Without Title IX, Laila Ali tells University of Michigan audience, 'I wouldn't be me'
Angela J. Cesere | AnnArbor.com
That question was raised by Laila Ali, former world champion boxer and president of the Women’s Sports Foundation, at the University of Michigan’s Rackham Auditorium on Wednesday.
Ali admitted a lack of psychic ability, so drew on her own personal experience to best answer the question.
It wasn’t long ago that the 34-year-old youngest daughter of Muhammad Ali, surprisingly, didn’t have sports in her life.
“Growing up I never played sports,” Ali said. “One thing I can tell you is where I would not have been if I would have participated in sports (growing up), and that’s in trouble.”
Ali’s speech kicked off “Title IX at 40,” a three-day conference hosted by the SHARP Center for Women and Girls at the University of Michigan, which aims to highlight the broad effect the legislation had on society in its 40 years of existence. The conference also aims to address the work that still needs to be done to promote opportunities for females in athletics.
Ali spoke of her life before boxing, when she said bad choices, bad grades and even a three-month stint in juvenile hall were all due to a lack of structure. Structure that she believes athletics could have provided.
Despite the fact that her father is arguably the greatest boxer of all time, it wasn’t until Ali was 18 years old -- while watching a Mike Tyson match on television with friends -- that she was first exposed to female boxing.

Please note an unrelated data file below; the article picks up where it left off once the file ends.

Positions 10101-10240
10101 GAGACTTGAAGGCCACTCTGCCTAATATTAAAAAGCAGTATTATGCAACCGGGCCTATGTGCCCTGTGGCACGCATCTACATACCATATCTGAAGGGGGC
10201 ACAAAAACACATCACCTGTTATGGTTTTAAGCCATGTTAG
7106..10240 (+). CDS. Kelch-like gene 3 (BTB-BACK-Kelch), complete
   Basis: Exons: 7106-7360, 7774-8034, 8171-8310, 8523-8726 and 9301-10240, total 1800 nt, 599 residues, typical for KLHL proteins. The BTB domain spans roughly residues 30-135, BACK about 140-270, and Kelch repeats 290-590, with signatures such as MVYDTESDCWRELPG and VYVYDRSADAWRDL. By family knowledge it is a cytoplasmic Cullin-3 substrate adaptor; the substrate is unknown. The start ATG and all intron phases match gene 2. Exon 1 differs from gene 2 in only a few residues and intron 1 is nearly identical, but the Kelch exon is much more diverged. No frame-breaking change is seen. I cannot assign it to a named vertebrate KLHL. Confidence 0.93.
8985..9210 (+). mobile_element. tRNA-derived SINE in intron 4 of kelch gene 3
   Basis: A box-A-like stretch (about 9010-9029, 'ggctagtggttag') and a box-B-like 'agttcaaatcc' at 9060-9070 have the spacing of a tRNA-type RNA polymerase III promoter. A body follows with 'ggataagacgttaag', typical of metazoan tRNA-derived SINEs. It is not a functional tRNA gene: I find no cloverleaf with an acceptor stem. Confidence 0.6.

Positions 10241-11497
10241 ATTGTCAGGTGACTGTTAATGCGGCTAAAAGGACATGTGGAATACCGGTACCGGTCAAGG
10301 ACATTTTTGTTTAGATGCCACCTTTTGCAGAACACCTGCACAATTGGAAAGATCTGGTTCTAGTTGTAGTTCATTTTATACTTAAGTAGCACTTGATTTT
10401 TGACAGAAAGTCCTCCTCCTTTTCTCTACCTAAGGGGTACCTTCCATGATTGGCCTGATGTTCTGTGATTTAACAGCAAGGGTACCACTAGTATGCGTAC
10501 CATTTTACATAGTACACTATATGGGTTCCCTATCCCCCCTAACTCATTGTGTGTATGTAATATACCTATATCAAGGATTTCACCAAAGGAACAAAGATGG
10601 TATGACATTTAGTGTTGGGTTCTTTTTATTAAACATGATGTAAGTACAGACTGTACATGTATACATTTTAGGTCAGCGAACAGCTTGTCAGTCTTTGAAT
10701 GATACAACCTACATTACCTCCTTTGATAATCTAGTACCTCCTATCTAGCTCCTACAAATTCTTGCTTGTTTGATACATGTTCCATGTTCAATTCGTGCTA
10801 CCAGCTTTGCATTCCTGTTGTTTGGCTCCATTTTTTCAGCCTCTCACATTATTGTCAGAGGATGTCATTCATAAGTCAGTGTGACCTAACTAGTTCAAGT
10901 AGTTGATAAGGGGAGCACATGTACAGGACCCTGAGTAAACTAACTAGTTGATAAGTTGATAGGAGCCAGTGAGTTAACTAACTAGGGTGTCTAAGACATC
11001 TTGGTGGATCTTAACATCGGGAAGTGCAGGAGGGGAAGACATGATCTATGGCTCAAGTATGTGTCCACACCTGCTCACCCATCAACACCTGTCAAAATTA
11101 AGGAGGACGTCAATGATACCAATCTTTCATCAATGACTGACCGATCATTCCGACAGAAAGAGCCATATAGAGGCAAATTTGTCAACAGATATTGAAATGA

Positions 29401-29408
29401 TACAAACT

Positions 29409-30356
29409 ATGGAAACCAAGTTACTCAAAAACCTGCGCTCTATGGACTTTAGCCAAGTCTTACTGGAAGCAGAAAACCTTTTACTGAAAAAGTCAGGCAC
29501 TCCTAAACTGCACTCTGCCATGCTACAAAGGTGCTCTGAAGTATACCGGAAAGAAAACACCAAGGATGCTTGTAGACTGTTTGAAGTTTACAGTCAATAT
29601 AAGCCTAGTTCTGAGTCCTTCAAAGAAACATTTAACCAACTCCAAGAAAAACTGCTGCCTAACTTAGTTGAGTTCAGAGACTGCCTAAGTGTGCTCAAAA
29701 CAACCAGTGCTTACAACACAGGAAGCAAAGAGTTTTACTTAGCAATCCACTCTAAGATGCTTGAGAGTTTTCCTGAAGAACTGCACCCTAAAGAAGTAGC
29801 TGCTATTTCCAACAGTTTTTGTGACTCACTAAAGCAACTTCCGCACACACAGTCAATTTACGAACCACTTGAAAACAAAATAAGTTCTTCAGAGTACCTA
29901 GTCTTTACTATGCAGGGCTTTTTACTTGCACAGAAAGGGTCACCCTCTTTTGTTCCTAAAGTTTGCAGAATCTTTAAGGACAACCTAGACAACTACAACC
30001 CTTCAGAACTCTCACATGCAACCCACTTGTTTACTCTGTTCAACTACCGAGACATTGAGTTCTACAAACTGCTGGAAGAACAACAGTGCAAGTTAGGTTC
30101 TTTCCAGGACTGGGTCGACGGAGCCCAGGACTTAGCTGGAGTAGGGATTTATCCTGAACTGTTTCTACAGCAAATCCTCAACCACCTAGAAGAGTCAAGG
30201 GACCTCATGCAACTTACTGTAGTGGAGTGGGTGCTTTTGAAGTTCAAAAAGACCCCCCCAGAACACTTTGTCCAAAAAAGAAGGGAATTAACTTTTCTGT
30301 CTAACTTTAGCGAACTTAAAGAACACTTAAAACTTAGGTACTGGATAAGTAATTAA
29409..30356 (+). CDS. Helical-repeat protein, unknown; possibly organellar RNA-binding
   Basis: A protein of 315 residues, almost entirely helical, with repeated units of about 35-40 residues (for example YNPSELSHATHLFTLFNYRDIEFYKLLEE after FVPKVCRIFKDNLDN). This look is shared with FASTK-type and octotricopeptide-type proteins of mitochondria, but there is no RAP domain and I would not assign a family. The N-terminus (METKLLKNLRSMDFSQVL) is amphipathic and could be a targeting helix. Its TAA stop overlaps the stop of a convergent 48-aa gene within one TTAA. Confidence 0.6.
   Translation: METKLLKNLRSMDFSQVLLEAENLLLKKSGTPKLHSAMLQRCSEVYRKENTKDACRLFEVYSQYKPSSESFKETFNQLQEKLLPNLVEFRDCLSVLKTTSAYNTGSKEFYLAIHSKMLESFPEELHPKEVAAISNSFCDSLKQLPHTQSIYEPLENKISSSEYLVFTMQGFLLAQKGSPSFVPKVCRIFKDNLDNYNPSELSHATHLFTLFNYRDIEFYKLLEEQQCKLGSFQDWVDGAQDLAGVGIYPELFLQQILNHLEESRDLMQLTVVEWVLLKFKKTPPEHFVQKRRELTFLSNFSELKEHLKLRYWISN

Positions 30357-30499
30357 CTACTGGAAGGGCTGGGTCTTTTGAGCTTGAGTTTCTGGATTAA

It changed her life.
“We didn’t realize there were women on the undercard and I just remember I instantly was excited about the idea of women’s boxing,” Ali recalled. “I didn’t know that women fought. ... I just remember wanting to do it and feeling like I could do it.
“They fought their hearts out and that really left an impression on me,” Ali said.
Ali’s father is one of the most influential athletes of all time, but it took witnessing two women -- total strangers -- to empower her and start down the path to who she would become.
She became an undefeated four-time world champion, and since then has become a television personality, advocate for women’s sports, wife, mother and much more.
So where would she be without Title IX?
“When we talk about Title IX and sports, I think 'Where would I have been without boxing?' The first thought that comes to mind is, 'I wouldn’t be me,'” Ali said. “I proved to myself through boxing that I can always win, whether I’m in the ring or out of the ring.”
Recognizing the confidence, perseverance, and empowerment learned through athletics was Ali’s message as was recognizing how important Title IX was to making that possible.
Angela J. Cesere | AnnArbor.com
Julia Darnton, a member of the Michigan women’s rowing team, introduced Ali to those in attendance and spoke of the impact Title IX has had on her life.
“My whole life I grew up idolizing women athletes,” said Darnton, a Pioneer High School graduate who was joined by her rowing teammates at Wednesday’s event. “Personally, I definitely would not be as confident as I am. I wouldn’t be as successful. I definitely wouldn’t have the academic background and the discipline that I do.
“Basically I feel like my entire identity has been built because of (Title IX). Without Title IX, I wouldn’t be myself.”
Darnton, a recent graduate, will soon begin work at Game On Sports Camps 4 Girls, offering more opportunities for females in athletics as Title IX has done since 1972.
Similarly, the next two days of the conference will be dedicated not only to recognizing the impact Title IX has had on the past 40 years, but also on what lies ahead.
“We have a lot more work to do,” Ali said.